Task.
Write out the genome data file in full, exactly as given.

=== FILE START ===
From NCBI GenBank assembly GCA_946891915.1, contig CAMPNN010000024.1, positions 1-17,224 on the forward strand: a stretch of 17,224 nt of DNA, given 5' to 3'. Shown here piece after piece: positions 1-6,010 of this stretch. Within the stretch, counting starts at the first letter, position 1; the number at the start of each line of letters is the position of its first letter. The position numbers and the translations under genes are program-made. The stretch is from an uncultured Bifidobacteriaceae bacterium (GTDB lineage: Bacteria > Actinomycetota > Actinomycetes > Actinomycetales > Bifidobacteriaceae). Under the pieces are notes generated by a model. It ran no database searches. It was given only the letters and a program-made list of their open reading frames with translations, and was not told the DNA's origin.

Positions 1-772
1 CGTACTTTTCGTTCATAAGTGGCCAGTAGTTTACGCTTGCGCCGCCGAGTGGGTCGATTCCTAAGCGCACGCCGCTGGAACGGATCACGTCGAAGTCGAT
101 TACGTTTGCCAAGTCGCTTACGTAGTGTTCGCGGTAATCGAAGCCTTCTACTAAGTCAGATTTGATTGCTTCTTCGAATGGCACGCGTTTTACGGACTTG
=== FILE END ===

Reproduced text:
From NCBI GenBank assembly GCA_946891915.1, contig CAMPNN010000024.1, positions 1-17,224 on the forward strand: a stretch of 17,224 nt of DNA, given 5' to 3'. Shown here piece after piece: positions 1-6,010 of this stretch. Within the stretch, counting starts at the first letter, position 1; the number at the start of each line of letters is the position of its first letter. The position numbers and the translations under genes are program-made. The stretch is from an uncultured Bifidobacteriaceae bacterium (GTDB lineage: Bacteria > Actinomycetota > Actinomycetes > Actinomycetales > Bifidobacteriaceae). Under the pieces are notes generated by a model. It ran no database searches. It was given only the letters and a program-made list of their open reading frames with translations, and was not told the DNA's origin.

Positions 1-772
1 CGTACTTTTCGTTCATAAGTGGCCAGTAGTTTACGCTTGCGCCGCCGAGTGGGTCGATTCCTAAGCGCACGCCGCTGGAACGGATCACGTCGAAGTCGAT
101 TACGTTTGCCAAGTCGCTTACGTAGTGTTCGCGGTAATCGAAGCCTTCTACTAAGTCAGATTTGATTGCTTCTTCGAATGGCACGCGTTTTACGGACTTG